Preventing DoS, DDoS and Brute-Force Attacks on Our Way

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Both attacks work in a similar way: They both make requests simultaneously to the server. So the main priority is to detect a requester and then stop it in a certain period of the time limit. The main target is to limit the number of requests for a particular user.

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1. reCAPTCHA solution

This is one of the common solutions, which works only for login/register forms or any other post methods, so the attacker will not be able to randomly post requests.

reCAPTCHA form

But our main concern is not to do that. We want to limit the request for a particular time, so this is not the solution for our requirement. We don’t want someone to keep our system busy.

2. Rate limiter

A rate limiter can limit a client for a particular time no matter what they are doing. For a real client or script, every request will be limited. A rate limiter is also known as incremental delay or request throttling. Here are some fundamentals of a rate limiter.

  • A rate limiter can control the incoming and outgoing traffic.
  • This can limit the number of requests for a specific user.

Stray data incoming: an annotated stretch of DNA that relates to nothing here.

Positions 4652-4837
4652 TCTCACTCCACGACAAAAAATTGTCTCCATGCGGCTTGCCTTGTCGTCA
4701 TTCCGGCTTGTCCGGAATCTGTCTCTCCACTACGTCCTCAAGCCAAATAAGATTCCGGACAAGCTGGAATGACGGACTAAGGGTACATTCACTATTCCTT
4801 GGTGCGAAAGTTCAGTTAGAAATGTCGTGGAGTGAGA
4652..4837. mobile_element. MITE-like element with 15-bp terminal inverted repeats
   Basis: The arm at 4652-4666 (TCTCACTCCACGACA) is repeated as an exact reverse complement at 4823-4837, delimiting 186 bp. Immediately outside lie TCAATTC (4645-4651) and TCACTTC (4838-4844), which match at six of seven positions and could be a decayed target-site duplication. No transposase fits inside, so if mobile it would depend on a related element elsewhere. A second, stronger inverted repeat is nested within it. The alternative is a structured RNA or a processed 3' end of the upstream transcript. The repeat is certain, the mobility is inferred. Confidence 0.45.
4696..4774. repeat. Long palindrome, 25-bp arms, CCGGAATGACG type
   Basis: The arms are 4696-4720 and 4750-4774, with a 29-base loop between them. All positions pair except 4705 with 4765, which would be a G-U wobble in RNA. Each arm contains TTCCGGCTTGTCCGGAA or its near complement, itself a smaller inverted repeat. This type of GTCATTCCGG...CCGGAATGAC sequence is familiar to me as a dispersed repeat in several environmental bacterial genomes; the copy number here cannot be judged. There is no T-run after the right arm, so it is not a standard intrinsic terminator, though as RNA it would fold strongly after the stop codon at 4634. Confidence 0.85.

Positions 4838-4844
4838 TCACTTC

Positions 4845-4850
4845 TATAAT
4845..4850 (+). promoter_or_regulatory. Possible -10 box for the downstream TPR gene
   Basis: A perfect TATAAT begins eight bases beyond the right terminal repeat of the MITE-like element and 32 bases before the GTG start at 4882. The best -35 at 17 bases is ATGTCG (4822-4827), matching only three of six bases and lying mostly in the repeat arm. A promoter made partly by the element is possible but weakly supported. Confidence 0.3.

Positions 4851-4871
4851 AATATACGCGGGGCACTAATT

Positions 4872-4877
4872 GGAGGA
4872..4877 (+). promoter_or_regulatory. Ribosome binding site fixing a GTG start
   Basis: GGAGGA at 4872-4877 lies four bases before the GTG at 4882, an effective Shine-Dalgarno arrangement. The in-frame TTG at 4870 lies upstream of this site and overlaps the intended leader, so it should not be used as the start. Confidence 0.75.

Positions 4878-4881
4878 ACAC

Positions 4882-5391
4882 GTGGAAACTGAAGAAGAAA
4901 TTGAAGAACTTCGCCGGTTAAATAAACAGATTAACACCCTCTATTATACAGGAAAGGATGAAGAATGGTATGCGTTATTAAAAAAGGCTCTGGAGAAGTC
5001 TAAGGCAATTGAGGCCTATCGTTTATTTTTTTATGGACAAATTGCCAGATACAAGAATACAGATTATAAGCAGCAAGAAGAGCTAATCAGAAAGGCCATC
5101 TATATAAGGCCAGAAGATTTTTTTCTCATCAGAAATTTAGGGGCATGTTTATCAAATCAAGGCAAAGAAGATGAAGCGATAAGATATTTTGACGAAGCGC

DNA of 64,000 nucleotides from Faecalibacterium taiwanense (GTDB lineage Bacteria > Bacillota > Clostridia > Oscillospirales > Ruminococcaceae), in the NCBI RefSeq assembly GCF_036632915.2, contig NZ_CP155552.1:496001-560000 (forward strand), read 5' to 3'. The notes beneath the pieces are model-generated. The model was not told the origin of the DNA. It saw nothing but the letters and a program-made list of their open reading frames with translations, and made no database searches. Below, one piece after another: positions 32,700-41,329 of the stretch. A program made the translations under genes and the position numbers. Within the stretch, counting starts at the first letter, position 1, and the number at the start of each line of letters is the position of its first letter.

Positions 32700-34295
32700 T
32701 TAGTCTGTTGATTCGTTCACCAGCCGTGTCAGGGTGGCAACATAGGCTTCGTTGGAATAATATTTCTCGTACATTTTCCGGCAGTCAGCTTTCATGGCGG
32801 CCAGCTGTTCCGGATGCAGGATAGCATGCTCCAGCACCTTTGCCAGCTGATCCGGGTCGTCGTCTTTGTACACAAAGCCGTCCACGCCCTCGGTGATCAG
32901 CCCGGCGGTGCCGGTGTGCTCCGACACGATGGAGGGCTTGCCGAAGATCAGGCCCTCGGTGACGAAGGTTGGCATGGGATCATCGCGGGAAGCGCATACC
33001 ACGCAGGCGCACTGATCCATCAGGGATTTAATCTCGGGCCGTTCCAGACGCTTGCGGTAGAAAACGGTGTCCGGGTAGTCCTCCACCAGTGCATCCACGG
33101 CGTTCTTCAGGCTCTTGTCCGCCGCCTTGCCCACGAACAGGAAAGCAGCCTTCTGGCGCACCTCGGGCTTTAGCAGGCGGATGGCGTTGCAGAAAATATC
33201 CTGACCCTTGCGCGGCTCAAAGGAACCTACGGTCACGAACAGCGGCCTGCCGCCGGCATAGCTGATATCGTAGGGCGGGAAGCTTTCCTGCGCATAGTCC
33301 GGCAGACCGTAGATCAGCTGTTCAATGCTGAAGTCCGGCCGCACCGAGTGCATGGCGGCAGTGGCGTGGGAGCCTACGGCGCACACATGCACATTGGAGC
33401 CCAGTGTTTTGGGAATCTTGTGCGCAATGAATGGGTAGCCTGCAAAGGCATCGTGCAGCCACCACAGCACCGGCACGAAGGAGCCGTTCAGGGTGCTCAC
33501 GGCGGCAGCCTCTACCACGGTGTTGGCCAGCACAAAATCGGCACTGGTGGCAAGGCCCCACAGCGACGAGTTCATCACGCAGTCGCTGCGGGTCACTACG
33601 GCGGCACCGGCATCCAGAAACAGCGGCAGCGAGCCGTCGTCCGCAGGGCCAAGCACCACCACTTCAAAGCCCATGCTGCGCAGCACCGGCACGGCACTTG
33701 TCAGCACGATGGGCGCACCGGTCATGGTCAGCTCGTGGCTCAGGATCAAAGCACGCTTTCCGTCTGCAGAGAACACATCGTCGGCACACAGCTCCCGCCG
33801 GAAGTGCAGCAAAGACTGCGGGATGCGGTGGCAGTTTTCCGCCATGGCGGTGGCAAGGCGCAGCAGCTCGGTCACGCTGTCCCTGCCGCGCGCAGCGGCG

• This helps to prevent brute-force/DoS/DDoS attacks.

Let’s make our own.

Here I am going to use an npm package called Express Rate Limit. I will build a simple project with Express. For other frameworks, there are several rate limiter packages that you will find through Google.

Here is a simple Express API for our experiment.

Here we have two APIs. One is getting and another posting, and there is no restriction for any API. We can request the API thousands of times. This is the main risk for a login or other sensitive APIs.

Let’s limit the API.

Here we are using Express Rate Limit because we are using Express here. This example shows us the use of a rate limiter.

const rateLimit = require("express-rate-limit");// windowMS is the time in milliseconds we are limiting for.
// max is the limit a user can request in the particular time
const limiter = rateLimit({
windowMs: 15 * 60 * 1000, // 15 minutes
max: 100 // limit each IP to 100 requests per windowMs
});

// apply to all requests
app.use(limiter);

Let’s configure our API.

Does it work?

For the first five requests here is the result. We got the success message that we expected, and the status code is 200.

Postman request

Now we have exceeded our limit, so let’s see again. We got our custom message that we configured in the rate limiter, and also we see the status code is 429. So our API endpoint is finally limited.

Postman request

Source

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